Built to Last

Move over Superman. The Man of Steel takes second place to the strength associated with many building products manufactured for today's homes. In the "perfect storm" of technology, some of today's windows, millwork and roofs are being built to withstand everything from hurricanes to wildfires.

During her research of product selection for the renovation of her 100-year-old home, home improvement expert Theresa Coleman has seen windows that can stand up to hurricane force winds and intrusion attempts. Simonton StormBreaker Plus windows feature reinforced vinyl frames with impact-resistant laminated glass. The windows are tested to withstand severe weather conditions, have excellent sound dampening qualities and can help deter intruders.

As if the threat of hurricane conditions aren't enough to make a homeowner question their home's structure, imagine a wildfire racing through your neighborhood. "I've seen homes with cedar shake shingles destroyed in minutes by fast-moving wildfires," says Coleman, co-host of the home improvement radio show, MyFixItUpLife. "And then, right next to it will be an untouched home with synthetic DaVinci roofing tiles. These tiles have a Class A rating for fire retardance. The roofs can also withstand major hail storms and Category 4 hurricane-force winds. That's impressive."

Like many homeowners, Coleman is intrigued by the assembly and "inner workings" of building products. "It's remarkable to see the components of a product like a decorative glass window," says Coleman. "One of the Private Elegance windows I've seen from Hy-Lite/U S Block Windows actually has triple glazing in one window. There's tempered glass inner and outer panes that protect the decorative leaded center pane, which is all surrounded by a durable vinyl frame. This thermally-efficient window meets R-65 performance ratings and is made to last."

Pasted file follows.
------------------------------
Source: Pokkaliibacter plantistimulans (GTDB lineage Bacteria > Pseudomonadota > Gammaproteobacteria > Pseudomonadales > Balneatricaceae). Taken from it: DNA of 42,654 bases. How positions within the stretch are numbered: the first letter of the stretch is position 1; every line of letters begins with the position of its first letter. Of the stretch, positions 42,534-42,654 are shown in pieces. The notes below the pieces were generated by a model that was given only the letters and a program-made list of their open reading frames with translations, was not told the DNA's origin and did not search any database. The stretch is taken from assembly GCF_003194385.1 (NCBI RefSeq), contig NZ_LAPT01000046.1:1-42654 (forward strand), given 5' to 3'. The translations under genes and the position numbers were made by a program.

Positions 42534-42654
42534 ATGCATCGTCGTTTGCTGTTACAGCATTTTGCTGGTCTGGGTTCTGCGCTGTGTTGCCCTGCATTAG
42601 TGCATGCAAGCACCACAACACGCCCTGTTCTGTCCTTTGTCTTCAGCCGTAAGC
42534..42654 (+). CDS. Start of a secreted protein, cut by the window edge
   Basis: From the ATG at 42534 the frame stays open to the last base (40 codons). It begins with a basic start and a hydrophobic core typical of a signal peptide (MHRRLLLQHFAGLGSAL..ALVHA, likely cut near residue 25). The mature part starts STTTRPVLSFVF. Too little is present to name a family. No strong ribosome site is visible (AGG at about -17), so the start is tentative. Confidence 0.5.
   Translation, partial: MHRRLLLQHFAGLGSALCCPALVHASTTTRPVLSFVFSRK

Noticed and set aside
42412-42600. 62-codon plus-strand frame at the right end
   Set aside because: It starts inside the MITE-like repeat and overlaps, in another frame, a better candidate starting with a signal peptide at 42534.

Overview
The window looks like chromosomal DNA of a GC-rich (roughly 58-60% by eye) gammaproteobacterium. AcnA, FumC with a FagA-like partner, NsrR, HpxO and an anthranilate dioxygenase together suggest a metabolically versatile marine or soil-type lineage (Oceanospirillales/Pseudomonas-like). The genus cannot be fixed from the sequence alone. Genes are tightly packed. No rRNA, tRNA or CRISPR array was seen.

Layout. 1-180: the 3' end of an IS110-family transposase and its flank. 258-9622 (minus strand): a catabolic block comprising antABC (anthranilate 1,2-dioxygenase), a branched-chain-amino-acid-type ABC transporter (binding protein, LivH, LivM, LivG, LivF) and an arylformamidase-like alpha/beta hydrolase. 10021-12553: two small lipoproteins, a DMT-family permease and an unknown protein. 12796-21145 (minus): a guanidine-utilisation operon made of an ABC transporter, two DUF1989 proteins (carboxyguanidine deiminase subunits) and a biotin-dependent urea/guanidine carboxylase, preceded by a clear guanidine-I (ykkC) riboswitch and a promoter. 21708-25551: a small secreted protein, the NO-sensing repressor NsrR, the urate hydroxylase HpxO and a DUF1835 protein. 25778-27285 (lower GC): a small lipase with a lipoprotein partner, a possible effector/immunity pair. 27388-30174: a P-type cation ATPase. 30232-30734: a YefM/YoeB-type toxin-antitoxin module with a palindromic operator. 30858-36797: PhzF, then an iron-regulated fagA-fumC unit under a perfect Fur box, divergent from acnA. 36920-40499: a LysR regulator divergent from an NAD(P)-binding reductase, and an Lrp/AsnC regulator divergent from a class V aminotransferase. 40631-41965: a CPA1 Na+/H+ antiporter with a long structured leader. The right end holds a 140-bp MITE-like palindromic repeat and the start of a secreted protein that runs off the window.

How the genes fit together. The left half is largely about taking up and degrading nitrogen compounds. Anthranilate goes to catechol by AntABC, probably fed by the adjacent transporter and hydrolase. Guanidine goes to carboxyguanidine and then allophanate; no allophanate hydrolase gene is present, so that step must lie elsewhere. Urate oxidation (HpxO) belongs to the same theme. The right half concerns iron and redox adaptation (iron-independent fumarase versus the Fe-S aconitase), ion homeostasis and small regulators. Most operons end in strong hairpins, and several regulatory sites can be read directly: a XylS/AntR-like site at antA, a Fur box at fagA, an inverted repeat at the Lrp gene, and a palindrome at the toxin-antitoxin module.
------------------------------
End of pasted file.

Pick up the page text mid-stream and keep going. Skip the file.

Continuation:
Another product Coleman likes having around the home that's built to last is decorative urethane pieces.

"When we inspected the Fypon urethane shutters we could immediately tell that these solid decorative shutters could withstand anything Mother Nature throws at them," says Coleman.

More resilient than wood or polypropylene shutters, the urethane shutters will not bow or fade over time. The double and triple panel shutters can not absorb water and come in a variety of sizes and styles.

"When I'm investing in products for our home or recommending products to friends, I'm always looking first at the durability of the product and its warranty," says Coleman. "Just like every homeowner, I want products in my home that are solidly-constructed and tested for long-term durability."

For additional information on building products, visit www.myfixituplife.com.

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